South Carolina attorney general Alan Wilson’s office has issued a scathing opinion rebuking Charlotte-based Duke Energy for its repeated attempts to make South Carolina residents pay for up to a third of the costs associated with a massive buildout of infrastructure in neighboring North Carolina.
According to Wilson’s office, Duke’s bid is riddled with constitutional concerns – rendering it an “invalid extraterritorial law.”
Readers will recall our news outlet exclusively exposed this “taxation without representation” scam back in November. Last month, we reported on the massive price tag associated with this proposal – which is part of Duke’s ongoing effort to make consumers in both states pay for its failure to responsibly manage its energy mix.
Duke is in the process of constructing a ton of new natural gas assets as a “bridge” from coal-fired power to more renewable energy sources.
Do I support such a plan? Yes … but the way Duke and its bought-and-paid-for politicians and regulators are going about it is grossly unfair to ratepayers (especially South Carolina ratepayers, whose elected representatives have had absolutely no say in the matter).
Duke is planning to cut the natural life expectancy of these natural gas assets nearly in half in order to meet its goal of “carbon neutrality” by 2050. This would create an estimated $5 billion worth of “stranded assets,” according to one recent report. The company is basically trying to saddle ratepayers in both states with a 30-year mortgage on something they are only going to use for fifteen years.
North Carolina was dumb enough to fall for this scam … and now its leaders are trying to rope the much-maligned South Carolina Public Service Commission (SCPSC) into participating in a “joint hearing” with the North Carolina Utilities Commission (NCUC).
Why? So that both states can “fully share” the costs of the new North Carolina law … even though no one in South Carolina has approved it.
As I noted in a recent post, the abject subservience of Palmetto State politicians like governor Henry McMaster when it comes to Duke Energy has put South Carolina ratepayers in this untenable position.
Luckily, Wilson’s office was not in a subservient mood. In fact, its ruling wasn’t just a shot across Duke’s bow … it was nothing short of a body blow to the utility’s latest rate-hiking scheme.
“It is highly questionable that the commission possesses the requisite authority and jurisdiction to convene such a ‘joint hearing,’” the attorney general’s opinion – written by solicitor general Robert D. Cook – noted. “We think that this proposal stretches South Carolina law and federal constitutional law past the breaking point. Indeed, rather than seeking a constitutionally authorized compact between the two states, such a ‘joint proceeding’ raises significant constitutional concerns.”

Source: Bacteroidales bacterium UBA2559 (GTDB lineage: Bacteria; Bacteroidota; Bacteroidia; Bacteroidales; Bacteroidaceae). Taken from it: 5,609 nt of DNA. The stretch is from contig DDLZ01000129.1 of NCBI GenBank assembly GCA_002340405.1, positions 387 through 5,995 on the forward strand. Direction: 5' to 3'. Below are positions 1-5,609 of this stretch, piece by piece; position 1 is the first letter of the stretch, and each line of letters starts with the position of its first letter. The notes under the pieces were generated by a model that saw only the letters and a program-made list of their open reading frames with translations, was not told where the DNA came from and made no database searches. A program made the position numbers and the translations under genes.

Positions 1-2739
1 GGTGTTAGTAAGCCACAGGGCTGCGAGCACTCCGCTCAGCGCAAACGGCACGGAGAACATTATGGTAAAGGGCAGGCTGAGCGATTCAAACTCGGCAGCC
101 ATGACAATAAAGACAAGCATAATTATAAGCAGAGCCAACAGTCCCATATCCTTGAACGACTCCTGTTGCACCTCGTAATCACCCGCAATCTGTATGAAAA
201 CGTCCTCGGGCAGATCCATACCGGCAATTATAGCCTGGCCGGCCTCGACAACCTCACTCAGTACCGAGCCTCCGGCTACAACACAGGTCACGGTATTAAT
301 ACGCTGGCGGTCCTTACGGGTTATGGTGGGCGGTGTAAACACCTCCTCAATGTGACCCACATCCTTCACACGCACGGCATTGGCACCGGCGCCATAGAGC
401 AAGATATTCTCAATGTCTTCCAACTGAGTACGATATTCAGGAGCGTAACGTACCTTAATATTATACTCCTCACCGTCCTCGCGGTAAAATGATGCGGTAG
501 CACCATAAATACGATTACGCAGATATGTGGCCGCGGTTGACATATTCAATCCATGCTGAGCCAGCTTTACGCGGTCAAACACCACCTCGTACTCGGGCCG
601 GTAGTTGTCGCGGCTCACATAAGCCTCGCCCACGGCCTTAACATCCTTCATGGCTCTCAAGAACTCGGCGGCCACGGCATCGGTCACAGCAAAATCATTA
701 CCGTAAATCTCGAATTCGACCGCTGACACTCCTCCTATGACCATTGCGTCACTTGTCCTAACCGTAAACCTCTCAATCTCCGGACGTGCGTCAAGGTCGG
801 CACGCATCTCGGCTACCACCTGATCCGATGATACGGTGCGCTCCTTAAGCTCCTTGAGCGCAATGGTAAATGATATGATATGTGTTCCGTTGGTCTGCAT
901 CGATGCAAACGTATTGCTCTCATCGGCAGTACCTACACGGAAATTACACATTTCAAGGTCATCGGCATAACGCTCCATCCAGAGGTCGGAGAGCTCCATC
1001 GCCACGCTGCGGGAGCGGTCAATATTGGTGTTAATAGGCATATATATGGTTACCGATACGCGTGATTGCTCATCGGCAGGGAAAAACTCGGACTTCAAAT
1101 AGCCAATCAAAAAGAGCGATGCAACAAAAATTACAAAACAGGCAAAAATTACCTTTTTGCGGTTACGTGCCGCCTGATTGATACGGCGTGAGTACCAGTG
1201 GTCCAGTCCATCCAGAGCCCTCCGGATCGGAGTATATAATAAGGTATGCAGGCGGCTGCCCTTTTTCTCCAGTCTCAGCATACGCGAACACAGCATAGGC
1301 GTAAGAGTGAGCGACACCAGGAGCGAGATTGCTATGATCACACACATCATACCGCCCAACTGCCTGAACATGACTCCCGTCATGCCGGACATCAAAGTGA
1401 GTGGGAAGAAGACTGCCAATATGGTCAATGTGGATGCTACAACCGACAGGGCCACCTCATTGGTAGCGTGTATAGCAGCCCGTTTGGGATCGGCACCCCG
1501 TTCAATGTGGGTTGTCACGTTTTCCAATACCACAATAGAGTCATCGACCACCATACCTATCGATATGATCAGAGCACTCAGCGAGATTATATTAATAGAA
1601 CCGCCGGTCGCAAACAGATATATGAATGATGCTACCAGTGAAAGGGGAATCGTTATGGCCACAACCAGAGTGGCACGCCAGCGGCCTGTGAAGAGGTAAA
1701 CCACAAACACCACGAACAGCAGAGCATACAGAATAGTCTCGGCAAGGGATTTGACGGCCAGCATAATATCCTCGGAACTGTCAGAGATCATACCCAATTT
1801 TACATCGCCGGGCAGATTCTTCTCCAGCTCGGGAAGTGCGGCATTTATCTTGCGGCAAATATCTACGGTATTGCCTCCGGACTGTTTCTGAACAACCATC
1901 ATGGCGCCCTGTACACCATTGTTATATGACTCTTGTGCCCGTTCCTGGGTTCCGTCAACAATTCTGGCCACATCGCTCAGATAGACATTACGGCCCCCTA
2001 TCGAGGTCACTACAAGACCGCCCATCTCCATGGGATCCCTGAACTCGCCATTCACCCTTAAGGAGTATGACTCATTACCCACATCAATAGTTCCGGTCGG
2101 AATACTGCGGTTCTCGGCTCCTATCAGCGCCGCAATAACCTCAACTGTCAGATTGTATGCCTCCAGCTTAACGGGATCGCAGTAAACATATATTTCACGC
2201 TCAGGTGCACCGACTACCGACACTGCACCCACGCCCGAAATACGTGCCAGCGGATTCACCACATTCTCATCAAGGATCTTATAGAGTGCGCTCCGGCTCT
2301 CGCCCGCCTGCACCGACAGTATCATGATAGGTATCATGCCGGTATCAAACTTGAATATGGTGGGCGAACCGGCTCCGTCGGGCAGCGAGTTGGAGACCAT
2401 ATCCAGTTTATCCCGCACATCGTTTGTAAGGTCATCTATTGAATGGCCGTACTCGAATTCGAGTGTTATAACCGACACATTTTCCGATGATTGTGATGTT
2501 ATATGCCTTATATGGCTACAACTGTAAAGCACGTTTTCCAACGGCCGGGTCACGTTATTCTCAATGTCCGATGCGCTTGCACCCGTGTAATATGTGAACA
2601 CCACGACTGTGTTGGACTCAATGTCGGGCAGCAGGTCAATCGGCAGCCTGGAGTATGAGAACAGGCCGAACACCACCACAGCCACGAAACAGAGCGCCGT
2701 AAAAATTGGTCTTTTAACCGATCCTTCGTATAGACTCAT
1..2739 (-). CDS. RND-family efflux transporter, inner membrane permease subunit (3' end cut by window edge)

Cook was just getting warmed up, too.
Specifically, he warned that such a commission would “run the risk of usurping the legislative powers of the General Assembly, and could well violate the state and federal Constitutions.”
Cook also shredded the illusion that this “partnership” was anything other than an attempt by a powerful corporation to make two states beholden to a law that only one of them passed.
“The proposal for a ‘joint hearing’ is not really ‘joint’ at all,” he wrote. “It is a proposal made to the South Carolina Public Service Commission by Duke Energy. No request from North Carolina or the NCUC has been made, as far as we are aware.”
Cook also called out Duke for making “arbitrary and capricious” claims in (correctly) characterizing this debate as “whether the (SCPSC) should require South Carolina ratepayers to pay for expenses caused by another state’s laws.”
“This argument is essentially one of taxation without representation, based upon the extraterritorial application of a North Carolina statute to South Carolina customers with a resulting rate increase,” Cook wrote. “It is the same argument in essence that the colonists made with great force against King Georgie III and Parliament at the time of the American Revolution.”
That’s right … Cook just compared Duke to eighteenth century British tyrants.
Even more specifically, Cook made it abundantly clear what would happen if Palmetto State regulators usurped legislative authority and chose to enter into such an arrangement.
“We fail to see the benefit to South Carolina customers in applying a North Carolina statute to the development of a carbon plan and imposing that plan upon South Carolina ratepayers,” Cook concluded. “Rather than a benefit, such a plan, using North Carolina law, may well result in a rate increase upon Duke’s South Carolina customers.”
THE OPINION …
(Via: S.C. Attorney General’s Office)
ABOUT THE AUTHOR …
(Click to view)
Will Folks is the founding editor of the news outlet you are currently reading. Prior to founding FITSNews, he served as press secretary to the governor of South Carolina. He lives in the Midlands region of the state with his wife and seven children. And yes, he has LOTS of hats (including that Washington Senators’ lid pictured above).
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